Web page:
Twenty years ago, child labor was the norm in many countries around the world but “today, that is not the case,” said Tim Ryan, Solidarity Center Asia Director. “Child labor is not acceptable. Changing attitudes can be accelerated.”

Ryan spoke yesterday at a gathering of elected lawmakers from Asia and Latin America about the importance of focusing on the abolition of child labor in their parliaments. “Parliamentarians Without Borders for Children’s Rights,” a two-day gathering in Kathmandu, Nepal, drew participants from Afghanistan, Bangladesh, Brazil, India, Nepal, Netherlands, Pakistan, Paraguay and Turkey.

Speaking in his role as North American board member of the Global March Against Child Labor, which sponsored the event, Ryan also pointed out the intrinsic connections between child labor, equitable economic development and promoting healthy democratic societies that work for all citizens.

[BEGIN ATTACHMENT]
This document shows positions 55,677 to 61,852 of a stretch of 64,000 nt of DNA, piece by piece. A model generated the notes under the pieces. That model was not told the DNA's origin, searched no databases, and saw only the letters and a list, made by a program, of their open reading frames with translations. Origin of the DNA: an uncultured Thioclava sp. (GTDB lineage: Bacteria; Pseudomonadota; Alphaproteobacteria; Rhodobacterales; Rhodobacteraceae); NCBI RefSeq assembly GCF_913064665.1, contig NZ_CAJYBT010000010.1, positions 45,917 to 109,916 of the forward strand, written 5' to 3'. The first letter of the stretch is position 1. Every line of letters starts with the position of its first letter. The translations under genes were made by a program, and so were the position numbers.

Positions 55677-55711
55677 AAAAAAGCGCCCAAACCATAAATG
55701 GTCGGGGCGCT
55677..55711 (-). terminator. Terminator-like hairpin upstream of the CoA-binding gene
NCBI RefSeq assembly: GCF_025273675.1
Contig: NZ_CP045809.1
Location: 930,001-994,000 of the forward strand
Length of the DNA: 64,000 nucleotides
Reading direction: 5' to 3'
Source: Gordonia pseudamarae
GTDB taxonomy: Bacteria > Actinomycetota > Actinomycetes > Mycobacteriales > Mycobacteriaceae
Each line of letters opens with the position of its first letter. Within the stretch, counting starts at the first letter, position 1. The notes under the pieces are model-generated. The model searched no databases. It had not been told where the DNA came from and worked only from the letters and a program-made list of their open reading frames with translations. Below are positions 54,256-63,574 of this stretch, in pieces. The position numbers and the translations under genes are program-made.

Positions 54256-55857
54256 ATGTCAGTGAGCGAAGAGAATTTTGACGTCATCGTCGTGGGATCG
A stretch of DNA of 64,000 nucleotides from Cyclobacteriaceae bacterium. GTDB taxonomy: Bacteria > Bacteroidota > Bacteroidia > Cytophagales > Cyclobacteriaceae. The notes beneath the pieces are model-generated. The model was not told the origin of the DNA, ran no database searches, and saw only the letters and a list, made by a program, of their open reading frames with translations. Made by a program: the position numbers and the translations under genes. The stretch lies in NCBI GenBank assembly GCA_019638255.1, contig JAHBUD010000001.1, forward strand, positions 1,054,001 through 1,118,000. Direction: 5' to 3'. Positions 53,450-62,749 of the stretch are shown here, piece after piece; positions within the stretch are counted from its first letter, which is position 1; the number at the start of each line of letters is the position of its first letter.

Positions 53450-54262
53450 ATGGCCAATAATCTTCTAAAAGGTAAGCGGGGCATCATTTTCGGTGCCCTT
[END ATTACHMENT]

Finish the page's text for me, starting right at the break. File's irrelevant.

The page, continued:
“It’s incumbent upon you as elected leaders to contribute to that democratic process and be responsive to your constituencies by connecting the issues of child labor, education and decent work for children’s parents.”

He also pointed out connections between the U.S. civil rights movement and Gandhian principles and practices centering on the peaceful self-determination of impoverished citizens seeking economic equality, strategies fundamental to Global March Against Child Labor leader Kailash Satyarthi and his colleagues in combating child labor.

Noting that it takes time to make significant social change, Ryan cited the experience of abolishing slavery in the United States.

“Even after America’s Civil War, it took 100 years for African-American citizens’ rights to be enshrined in law and respected,” said Ryan. “And that fight still isn’t over.”

Ryan addressed the meeting at the invitation of Nobel Prize winner Satyarthi, a long-time Solidarity Center ally.


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